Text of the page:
ARMCHAIR EXPLORATION: Long Way Round and Long Way DownFiled Under:
It doesn’t matter where you are on your travel journey – if you’ve already quit your job and are currently on the road of reckless non-stop travel, or between countries running low on cash, cleaning dishes ‘til you’ve scampered enough funds to move on, or if you already have a ticket to somewhere new and all you can do is wait eagerly, or you’re stuck in a uni degree or dead-end job restricting you from acting on your fevered sagacity of wanderlust – Long Way Round and Long Way Down should be a show right at the top of your most watched.
Watch amazed, glued to the tube, as Ewan McGregor and Charlie Boorman travel up, down and around the world on motorcycles. I assure you, dear reader, it’s going to get you through that period of anxiousness and enthusiasm in-between now and the imminent voyage of new discovery.
I first heard about Long Way Round from an old friend who rode motorcycles and loved tripping. After we had sat in the same spot on the couch for days watching Departures, we spent the next week glued to the tube watching two dads drive around the world on their motorcycles. Which, if you don’t ride a motorbike (or haven’t read Zen and the Art of Motorcycle Maintenance, which you really should have) might sound as boring as watching paint dry. But the kicker is definitely having Obi-Wan Kenobi as your guide.
Long Way Round, and its sequel-of-sorts, Long Way Down, follow Ewan and his long-time best friend Charlie on a life-affirming motorcycle expedition through treacherous landscapes and barren backdrops. It’s one of the best shows I’ve seen that illustrates how enduring and shitty long-term travel can be, even for a Jedi.
The concept for this project happens over two trips over two 10-episode seasons, and a gap of 3 years in-between. The first, Long Way Round: a round the world 31,000 kilometer journey (or 19,000 miles. You’re welcome, America) starting in 2004. Ewan and Charlie venture from London to New York, travelling eastward through Europe, Asia, Canada and Alaska before arriving at their final destination.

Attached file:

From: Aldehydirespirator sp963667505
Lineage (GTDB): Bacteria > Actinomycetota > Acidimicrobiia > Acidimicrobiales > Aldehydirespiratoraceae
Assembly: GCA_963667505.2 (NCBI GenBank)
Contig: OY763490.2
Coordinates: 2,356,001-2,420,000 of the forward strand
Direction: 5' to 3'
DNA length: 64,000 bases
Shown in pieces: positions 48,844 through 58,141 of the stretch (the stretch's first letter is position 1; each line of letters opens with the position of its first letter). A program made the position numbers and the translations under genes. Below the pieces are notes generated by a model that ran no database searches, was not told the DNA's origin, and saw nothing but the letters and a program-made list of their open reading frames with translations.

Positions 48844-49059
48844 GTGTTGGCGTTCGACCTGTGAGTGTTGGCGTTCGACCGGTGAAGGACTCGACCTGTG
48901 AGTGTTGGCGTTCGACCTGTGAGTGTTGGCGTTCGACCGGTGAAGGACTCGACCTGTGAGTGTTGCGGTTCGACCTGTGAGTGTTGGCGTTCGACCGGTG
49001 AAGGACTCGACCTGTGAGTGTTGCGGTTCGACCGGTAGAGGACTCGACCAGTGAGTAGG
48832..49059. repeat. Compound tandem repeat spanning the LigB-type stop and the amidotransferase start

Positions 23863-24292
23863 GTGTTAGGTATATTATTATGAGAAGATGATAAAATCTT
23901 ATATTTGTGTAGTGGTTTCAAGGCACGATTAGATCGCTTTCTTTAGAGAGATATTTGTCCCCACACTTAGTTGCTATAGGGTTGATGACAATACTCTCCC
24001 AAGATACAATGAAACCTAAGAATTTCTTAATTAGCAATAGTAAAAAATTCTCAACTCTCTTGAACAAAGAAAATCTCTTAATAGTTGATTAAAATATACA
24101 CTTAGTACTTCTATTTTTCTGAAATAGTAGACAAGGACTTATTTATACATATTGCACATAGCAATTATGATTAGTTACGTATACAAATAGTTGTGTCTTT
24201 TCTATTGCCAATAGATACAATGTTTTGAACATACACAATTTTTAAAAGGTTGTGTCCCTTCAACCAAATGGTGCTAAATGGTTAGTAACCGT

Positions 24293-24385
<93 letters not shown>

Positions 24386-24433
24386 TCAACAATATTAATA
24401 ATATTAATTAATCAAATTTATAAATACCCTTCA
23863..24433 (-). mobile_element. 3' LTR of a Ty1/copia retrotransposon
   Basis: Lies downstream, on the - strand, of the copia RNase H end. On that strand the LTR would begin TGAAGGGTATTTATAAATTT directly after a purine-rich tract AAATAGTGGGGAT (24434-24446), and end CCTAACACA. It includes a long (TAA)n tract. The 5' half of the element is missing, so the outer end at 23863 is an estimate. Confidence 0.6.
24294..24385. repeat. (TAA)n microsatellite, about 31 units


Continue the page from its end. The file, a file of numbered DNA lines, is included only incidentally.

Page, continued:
The second, Long Way Down: a more menacing journey from Scotland to Cape Town in 2007 where the duo cover 18 countries, riding through Europe and the unpaved, unforgiving African wilderness.
Sure, these guys are older, more successful (read: famous) and have wallets fatter than your average traveller’s head, but Obi Wan is humble and the only money these guys blow is on an excellent production team and a motorcycle-riding cameraman named Claudio (who is unassumingly entertaining with his classic Claudio moments). The result is a candid and open observation of culture, bro-bonding and grueling long-term travel while isolated on the road.
Like all motorcycle trips, both Long Way Down and Long Way Round exhibit a colossal man-to-man connection and an on screen chemistry and humour that you’d expect two middle-aged motorcycle fanatic dads to have. Away from their Hollywood personas, contractual obligations and family responsibilities they’re mischievous, immature and, dare I say, free. Both men are poetically reflective and passionate about travelling and humanity, providing insightful and touching moments of commentary across every part of their journey.
The crew straddles the pigskin seats of their BMW motorbikes through some of the world’s most distinct passages (most notably the Road of Bones in Russia on their way to Magadan) and past prominent landmarks, including Mount Rushmore, The Church of Bones, The Mask of Sorrow and the Pyramids of Egypt.
Each 10-episode series come recommended as hypnotizing viewing, whether you love motorbikes or not. It’s an engaging television series that illustrates the unexpected obstacles that always get in the way, and when challenged with tough terrain or near impossible intersections you can always find a way with enough patience, effort and perseverance.
There’s a humbling and unspoiled glory to the fundamental simplicity of getting from A to B; this series illuminates the dark history of humanity and the (literal) off-the-beaten-track rarely-seen-on-TV regions of Russia, Mongolia and Africa (where they are warned of being shot, stabbed or robbed). Aided by the fact both presenters are professional entertainers, Long Way Round and Long Way Down fluently summons the viewer as a fellow passenger on an across the world adventure with two best friends from the comfort of their armchair.
That’s what I call easy riding, man.